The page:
Written by: Julian Fellowes
Starring: Hugh Bonneville, Jim Carter, Michelle Dockery, Elizabeth McGovern, Maggie Smith
Quite often stories and franchises hit their natural conclusion and end in a way that neatly wraps everything up in a bow. You would think there’s no way they could possibly continue even if they have a good reason. Except when the reason centers on the chance to make even more money and milk a property even more, then you know they’ll find a way. With all of the skepticism and cynicism that comes with Downton Abbey: A New Era, I must admit they got me again.
Following the marriage of Tom Branson (Allen Leech) and his new bride, word arrives to the Dowager Countess (Maggie Smith) that she’s set to inherit a villa in the south of France from an acquaintance she had many years ago. With the inquiry as to how she came in line to inherit it, the Crawleys head over to the villa to learn more while Mary (Michelle Dockery) allows for the opportunity to bring some income in for the estate by allowing a Hollywood production to be filmed there.
Going by how perfectly the 2019 Downton Abbey film placed what could be seen as a definitive ending for these characters, it proved to be surprising a follow-up film would exist. Most of these characters, after all, had their arcs completely wrapped up before the series ended, which made it questionable what they would have to do in these films, especially with there being such a wide array of characters. I had this same skepticism in the previous film, but once again Julian Fellows manages to prove me wrong. Sure, most of these characters do not get much to do, but the magic of the story and love tightly nestled between these figures simply allows me to roll with everything the narrative wants to throw and it creates this warm feeling that melts away any cynicism for why this film exists. Each of these characters feel so lived in and part of this grand family that I could follow their adventures forever with any future installments.
When it comes to the narrative, it splits the characters in two, those who head to France to get to the bottom of Lady Grantham’s relationship with the Marquis de Montmirail and those who stay behind to watch over the filmmaking guests as they use Downton Abbey as their set. It works in getting some characters out of their comfort zones in much hotter temperatures while also allowing the modern world to enter Downton Abbey in a way not seen before. The two stories have their own conflicts and wonderful resolutions and it all gets wrapped up exactly how one would assume if you watched any episode of Downton Abbey.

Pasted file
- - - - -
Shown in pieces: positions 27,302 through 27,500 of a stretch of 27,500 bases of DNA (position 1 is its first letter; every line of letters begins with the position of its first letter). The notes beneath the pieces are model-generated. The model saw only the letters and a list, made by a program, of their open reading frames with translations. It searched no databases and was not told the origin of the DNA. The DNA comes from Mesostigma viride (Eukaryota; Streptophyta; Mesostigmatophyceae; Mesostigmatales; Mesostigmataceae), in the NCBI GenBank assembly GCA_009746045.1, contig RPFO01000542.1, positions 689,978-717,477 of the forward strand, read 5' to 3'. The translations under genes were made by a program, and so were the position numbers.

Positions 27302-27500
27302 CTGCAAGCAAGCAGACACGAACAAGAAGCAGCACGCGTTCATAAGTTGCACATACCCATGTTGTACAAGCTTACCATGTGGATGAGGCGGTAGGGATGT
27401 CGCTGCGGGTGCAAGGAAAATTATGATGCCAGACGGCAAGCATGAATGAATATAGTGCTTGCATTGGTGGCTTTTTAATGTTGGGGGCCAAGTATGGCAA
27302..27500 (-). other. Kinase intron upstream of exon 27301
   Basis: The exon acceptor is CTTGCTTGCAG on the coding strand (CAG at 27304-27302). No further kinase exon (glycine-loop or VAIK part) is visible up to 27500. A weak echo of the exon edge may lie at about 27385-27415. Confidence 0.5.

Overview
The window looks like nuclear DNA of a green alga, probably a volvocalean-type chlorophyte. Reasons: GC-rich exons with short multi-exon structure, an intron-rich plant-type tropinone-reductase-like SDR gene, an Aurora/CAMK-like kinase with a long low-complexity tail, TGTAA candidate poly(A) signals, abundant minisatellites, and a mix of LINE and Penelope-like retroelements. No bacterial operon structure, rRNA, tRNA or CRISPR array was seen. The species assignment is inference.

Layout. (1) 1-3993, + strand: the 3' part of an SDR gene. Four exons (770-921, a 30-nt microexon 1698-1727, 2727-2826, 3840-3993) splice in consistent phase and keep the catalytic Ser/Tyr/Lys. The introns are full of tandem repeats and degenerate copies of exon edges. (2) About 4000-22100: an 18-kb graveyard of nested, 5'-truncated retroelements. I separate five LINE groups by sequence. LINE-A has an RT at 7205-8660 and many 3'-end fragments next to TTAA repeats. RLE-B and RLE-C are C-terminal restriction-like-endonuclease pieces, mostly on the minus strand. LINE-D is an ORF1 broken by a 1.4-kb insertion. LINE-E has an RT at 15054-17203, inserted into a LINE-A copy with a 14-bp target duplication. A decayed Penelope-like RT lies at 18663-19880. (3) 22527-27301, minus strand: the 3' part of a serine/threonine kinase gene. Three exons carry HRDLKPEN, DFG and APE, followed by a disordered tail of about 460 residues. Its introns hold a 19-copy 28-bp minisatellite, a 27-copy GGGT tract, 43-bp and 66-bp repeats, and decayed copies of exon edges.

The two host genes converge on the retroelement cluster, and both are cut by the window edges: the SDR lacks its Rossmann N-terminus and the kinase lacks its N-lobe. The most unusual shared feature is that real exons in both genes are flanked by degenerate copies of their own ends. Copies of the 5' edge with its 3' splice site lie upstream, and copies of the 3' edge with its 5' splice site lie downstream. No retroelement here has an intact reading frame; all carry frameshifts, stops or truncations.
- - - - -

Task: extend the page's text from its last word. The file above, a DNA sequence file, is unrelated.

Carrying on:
These changes add new characters who present novel ideas and challenges for these beloved characters. Each of them comes with their own iciness that quickly gets melted away by the love emanating from all of these characters, which really erodes any sense of real conflict occurring in these films. It’s become a bit of a theme for these characters and it’s what these films serve as an addendum to the finale of the series. It can be seen as a criticism as well how no one can quite jump into this film without any prior knowledge and fully comprehend everything occurring because of the prior knowledge being necessary for the film.
As one would expect with any Downton film, there’s plenty of wonderful costume design on display, and the journey to France provides a whole new style that can be utilized to provide a fit for the characters. It allows for a departure from the stuffier and darker clothes they typically wore in England and go for a cleaner look while spending their time on the French Riviera. Tag that along with the Hollywood wardrobe of the characters introduced in the filmmaking segment of the story and you have intriguing new additions to a property already known for its distinct costume design.
Did this film need to exist? Absolutely not, but Julian Fellows knows how to continue the story of these characters and makes me care deeply for them. Yes, it provided a moment that made me tear up, which is not necessarily hard but shows how great the characters continue to be in this overarching story. It adds a sense of finality to one of the characters but it would not surprise if they kept the gravy train flowing and continued to make a film, especially considering the title of the feature hinting at something more. At the very least the actors involved will continue to get a paycheck for their portrayal of the definitive characters of their career, which I certainly will not get mad at. All that matters is the stories work in bringing us back into this world and crafting a story worth caring about that gets received wonderfully in A New Era.